For thousands of years, people have swallowed the elixir, smelt vapors, and applied ointments in an attempt to heal. But only a few drugs have managed to fundamentally change medicine.
Here are seven of these treatments along with some interesting things that will surprise you.
1. Paulescu’s pancreas?
Discovery of insulin has undoubtedly been a major medical event. Before being discovered, those who suffered from diabetes often died young.
Canadian scientists Frederick G. Banting and Charles H. Best and their colleagues are often considered to have discovered and isolated the substance.
But the Romanian physiologist Nicolae Paulescu took it forward . Paulescu isolated a substance called “pancreine”, perhaps insulin, in 1916, but soon he was recruited to fight in World War I.
He published his discoveries in 1921, but they were overshadowed by the Canadians report published early next year.
2. Bayer: Take two and call us in the morning!
In 1889, Farbenfabriken introduced aspirin, an analgesic that would be among the most used medicines in the world. The company says the synthesis of pure acetylsalicylic acid, the active ingredient of aspirin, was made by Bayer chemist Felix Hoffman.
But several decades after the introduction of aspirin, another Bayer chemist, Arthur Eichengrun, argued that he had invented the compound’s synthesis process and that Hoffman had only performed the procedure. Bayer continues to argue that Hoffman invented the substance.
These drugs and drugs have had a revolutionary impact.
3. Let everyone stay calm!
The introduction of the tranchilizer “chlorpromazine” (also known as “thorazine”) in the 1950s was a turning point in psychiatry, which led to the “psychopharmacological revolution”.
Chlorprosamine was successful (by 1964, about 50 million people had taken this medicine) and its discovery was the basis for the subsequent development of agents used to treat anxiety and depression.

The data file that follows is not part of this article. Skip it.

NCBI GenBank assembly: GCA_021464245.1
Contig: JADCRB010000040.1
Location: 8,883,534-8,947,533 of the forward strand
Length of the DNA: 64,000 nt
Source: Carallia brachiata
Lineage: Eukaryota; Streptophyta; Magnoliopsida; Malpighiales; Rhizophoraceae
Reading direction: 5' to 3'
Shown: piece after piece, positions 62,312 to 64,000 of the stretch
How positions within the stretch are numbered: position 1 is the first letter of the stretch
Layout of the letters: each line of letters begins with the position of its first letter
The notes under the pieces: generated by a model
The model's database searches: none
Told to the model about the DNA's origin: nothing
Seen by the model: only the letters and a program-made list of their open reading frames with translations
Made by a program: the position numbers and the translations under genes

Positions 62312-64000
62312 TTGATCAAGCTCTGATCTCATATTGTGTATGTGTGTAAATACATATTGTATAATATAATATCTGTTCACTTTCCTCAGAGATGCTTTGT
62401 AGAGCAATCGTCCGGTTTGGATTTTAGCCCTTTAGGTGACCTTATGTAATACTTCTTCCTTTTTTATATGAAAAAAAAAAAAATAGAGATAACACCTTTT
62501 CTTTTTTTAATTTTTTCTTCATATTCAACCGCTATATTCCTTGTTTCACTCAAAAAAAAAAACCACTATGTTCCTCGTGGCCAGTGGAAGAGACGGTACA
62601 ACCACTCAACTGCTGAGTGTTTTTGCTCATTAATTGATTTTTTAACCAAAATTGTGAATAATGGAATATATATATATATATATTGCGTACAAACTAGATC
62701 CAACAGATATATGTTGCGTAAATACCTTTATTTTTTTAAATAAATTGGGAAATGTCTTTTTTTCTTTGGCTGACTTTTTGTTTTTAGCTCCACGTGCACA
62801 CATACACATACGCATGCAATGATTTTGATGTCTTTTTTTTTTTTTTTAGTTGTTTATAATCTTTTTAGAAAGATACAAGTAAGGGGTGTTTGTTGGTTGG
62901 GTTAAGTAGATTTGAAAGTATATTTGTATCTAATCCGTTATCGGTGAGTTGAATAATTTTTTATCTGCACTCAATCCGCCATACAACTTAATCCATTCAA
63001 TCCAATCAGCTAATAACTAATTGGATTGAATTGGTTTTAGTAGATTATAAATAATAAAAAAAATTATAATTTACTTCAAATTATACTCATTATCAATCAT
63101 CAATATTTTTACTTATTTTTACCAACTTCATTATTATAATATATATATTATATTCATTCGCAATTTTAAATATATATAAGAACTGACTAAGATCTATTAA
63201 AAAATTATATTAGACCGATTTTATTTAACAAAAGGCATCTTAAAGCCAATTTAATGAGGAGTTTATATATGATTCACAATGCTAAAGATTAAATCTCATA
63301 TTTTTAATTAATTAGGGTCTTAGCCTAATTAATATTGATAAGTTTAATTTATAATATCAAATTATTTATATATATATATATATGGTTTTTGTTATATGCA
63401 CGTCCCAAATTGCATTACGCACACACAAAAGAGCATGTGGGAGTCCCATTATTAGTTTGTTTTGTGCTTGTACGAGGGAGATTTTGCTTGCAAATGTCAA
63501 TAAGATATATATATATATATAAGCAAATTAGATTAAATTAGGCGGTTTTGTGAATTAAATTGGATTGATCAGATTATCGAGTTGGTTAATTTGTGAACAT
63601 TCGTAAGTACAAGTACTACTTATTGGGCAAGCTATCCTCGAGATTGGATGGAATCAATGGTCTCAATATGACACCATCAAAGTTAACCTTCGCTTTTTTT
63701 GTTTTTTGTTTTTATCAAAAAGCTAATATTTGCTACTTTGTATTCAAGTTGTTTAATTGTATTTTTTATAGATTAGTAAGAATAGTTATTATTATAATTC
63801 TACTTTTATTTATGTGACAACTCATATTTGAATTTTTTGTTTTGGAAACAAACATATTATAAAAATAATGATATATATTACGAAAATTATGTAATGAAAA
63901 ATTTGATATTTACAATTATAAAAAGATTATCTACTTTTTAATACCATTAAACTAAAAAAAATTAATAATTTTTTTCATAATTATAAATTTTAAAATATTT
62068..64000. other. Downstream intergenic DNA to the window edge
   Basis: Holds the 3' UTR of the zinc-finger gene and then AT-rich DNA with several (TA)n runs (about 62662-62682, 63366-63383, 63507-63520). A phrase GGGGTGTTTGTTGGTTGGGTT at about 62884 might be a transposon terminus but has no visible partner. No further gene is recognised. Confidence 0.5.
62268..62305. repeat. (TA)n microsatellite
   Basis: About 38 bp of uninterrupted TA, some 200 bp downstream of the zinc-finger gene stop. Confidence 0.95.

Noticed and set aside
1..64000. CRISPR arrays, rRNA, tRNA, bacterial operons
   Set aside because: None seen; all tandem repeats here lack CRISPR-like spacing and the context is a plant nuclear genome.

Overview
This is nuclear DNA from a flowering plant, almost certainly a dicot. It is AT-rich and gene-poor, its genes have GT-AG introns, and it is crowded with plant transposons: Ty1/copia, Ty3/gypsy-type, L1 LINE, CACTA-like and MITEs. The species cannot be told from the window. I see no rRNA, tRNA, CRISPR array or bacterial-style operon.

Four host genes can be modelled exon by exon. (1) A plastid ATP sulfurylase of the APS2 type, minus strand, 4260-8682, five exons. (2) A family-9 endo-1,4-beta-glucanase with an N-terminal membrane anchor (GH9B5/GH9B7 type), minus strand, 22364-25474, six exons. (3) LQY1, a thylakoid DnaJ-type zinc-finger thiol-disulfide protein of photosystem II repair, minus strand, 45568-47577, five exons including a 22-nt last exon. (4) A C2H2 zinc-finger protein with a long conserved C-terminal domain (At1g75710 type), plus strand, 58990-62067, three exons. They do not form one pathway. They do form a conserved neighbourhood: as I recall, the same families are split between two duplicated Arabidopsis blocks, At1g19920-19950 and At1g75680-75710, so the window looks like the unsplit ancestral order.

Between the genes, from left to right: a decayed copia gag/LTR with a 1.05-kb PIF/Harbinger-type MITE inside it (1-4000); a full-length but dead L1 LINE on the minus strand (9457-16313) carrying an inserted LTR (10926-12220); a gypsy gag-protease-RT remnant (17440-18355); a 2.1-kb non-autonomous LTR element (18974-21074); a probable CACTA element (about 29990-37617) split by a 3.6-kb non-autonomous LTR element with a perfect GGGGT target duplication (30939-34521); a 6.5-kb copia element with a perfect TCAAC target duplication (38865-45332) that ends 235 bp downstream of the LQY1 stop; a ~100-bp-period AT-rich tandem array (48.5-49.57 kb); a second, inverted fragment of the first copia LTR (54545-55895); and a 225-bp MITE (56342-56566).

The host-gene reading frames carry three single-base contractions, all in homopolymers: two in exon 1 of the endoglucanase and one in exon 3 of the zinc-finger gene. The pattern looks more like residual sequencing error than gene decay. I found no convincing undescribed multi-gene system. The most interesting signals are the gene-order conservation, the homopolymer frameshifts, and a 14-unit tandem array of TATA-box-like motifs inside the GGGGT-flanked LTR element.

Moreover, the peculiarities of its effects on neurotransmitters and receptors have given insights into how brain impulses pass from one neuron to another, which has led to a better understanding of mental illness and cognition.
4. From the chemical war to cancer
Warlike intentions have also led to the development of drugs and drugs. The nitrogen mustard gas was developed in the 1920s and 1930s as chemical warfare agents.
In the 1940s it became obvious that one of these compounds, HN-2, also known as “mecloretamine”, was more effective in fighting cancer, more precisely against human lymphomas, than in the struggles between the Axis and the Allies.
In 1949, mecloretamine became the first drug approved by the US Drug and Food Administration to treat cancer.
5. So retro! antiretrovirals
In 1987, the US authorities approved “zidovudine”, better known as “AZT”, a revolutionary treatment for treating HIV / AIDS. Even if it did not cure the disease, the drug prolonged the lives of AIDS patients.
It was the first drug of its kind to become essential for treating AIDS. Due to these drugs (and access to them throughout the world), the number of AIDS-related deaths declined at the beginning of the 21st century.
6. Drugs and drugs for population control
Contraceptives are among the most commonly used drugs. In the early 1920s, Austrian scientist Ludwig Haberlandt published a paper suggesting that hormones could be used as contraceptives for animals.
Although it is not known for sure, he may have had hormonal testing, despite the criticism of his colleagues, who considered contraception a taboo subject. Haberlnadt’s work ended with his suicide in 1932.
Two decades have passed to other hormonal contraceptive tests carried out at the pressure of social activist Margaret Sanger. The first contraceptive pill was approved in 1960 in the US.
7. A contaminant that saves lives
In 1928, Scottish bacteriologist Alexander Fleming was in the process of sterilizing bacterial cultures contaminated with mold when he discovered some free areas around the mold colonies.
The bacteria-killer toxin proved to be penicillin, which Australian pathologist William Howard Florey and the British biochemist Erns Boris Chain successfully isolated her later and purified it by obtaining the antibiotic that saved most lives in the world whole.
And the other discovery of Fleming was also due to contamination. He discovered the antiseptic enzyme “lysozyme” in 1921, after accidentally contaminating a pot containing bacterial cultures with its own germs, resulting from a cold.